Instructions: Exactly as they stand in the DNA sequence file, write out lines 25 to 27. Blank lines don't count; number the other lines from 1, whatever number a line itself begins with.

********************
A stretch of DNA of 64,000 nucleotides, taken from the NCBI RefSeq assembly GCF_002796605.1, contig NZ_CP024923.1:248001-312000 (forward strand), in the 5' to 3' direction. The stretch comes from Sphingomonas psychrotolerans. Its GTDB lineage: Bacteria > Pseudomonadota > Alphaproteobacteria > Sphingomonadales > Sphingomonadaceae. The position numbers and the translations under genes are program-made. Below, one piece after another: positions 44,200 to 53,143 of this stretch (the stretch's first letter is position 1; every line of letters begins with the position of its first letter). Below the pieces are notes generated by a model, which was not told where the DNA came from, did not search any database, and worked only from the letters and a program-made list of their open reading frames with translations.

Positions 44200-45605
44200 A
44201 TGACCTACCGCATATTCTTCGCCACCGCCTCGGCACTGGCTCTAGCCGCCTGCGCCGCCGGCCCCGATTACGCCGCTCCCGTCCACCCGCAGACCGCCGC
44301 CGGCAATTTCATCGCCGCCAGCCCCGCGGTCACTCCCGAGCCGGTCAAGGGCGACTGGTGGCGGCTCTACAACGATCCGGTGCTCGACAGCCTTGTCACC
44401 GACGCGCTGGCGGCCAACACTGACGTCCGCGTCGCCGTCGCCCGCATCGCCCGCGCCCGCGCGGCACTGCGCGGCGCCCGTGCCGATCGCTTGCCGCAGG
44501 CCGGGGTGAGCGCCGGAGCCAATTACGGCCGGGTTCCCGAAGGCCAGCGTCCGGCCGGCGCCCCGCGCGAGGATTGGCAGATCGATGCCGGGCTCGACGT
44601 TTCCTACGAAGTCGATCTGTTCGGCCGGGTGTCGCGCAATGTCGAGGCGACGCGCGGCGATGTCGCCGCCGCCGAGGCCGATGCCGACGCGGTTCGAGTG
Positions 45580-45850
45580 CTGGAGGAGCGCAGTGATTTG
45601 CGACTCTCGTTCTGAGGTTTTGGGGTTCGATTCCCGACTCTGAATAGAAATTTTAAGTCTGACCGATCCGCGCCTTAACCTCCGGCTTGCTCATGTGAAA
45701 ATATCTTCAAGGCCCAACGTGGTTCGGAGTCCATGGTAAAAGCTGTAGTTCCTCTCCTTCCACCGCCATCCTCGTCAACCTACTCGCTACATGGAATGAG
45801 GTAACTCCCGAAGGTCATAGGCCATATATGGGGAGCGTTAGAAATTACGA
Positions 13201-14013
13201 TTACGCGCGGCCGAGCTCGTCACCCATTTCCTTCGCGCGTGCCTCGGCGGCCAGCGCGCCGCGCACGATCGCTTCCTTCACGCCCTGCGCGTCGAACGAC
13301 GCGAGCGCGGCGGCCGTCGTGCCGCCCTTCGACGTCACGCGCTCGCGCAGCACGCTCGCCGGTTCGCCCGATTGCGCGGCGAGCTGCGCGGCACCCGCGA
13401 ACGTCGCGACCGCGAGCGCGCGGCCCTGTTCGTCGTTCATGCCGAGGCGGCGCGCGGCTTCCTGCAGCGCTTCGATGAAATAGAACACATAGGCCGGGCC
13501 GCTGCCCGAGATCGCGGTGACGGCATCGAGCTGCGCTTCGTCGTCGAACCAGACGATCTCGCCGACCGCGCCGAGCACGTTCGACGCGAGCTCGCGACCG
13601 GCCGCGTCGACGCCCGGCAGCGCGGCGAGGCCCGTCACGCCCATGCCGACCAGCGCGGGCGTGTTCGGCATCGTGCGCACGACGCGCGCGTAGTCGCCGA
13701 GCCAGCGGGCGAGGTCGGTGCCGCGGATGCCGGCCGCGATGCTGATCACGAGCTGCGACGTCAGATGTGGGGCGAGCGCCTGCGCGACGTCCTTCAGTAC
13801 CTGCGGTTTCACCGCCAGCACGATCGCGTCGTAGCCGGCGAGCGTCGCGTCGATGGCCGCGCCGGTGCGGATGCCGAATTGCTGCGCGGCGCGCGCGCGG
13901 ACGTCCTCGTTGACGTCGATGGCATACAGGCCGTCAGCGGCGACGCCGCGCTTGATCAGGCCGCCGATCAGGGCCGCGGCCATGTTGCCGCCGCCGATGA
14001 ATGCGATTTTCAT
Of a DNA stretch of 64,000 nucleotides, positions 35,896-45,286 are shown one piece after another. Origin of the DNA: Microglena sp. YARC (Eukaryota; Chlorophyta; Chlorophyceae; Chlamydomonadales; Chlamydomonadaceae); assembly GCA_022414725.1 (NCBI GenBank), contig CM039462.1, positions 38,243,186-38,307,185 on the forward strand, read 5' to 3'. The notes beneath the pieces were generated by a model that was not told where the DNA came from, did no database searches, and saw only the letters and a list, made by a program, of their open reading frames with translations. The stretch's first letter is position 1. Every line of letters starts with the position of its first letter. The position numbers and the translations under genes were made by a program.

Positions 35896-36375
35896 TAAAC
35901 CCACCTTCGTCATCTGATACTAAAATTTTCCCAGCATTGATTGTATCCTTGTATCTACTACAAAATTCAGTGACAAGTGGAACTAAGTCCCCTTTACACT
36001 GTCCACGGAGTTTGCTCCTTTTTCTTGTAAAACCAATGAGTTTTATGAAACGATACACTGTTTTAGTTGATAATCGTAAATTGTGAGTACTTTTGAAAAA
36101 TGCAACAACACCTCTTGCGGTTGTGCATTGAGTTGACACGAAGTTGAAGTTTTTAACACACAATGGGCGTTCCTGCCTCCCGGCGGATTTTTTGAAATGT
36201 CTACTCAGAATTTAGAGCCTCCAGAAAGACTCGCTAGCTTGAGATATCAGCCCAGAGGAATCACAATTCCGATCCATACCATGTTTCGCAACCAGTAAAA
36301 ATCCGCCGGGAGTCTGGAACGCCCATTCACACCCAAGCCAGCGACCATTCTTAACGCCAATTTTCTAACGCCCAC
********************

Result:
Positions 35896-36375
35896 TAAAC
35901 CCACCTTCGTCATCTGATACTAAAATTTTCCCAGCATTGATTGTATCCTTGTATCTACTACAAAATTCAGTGACAAGTGGAACTAAGTCCCCTTTACACT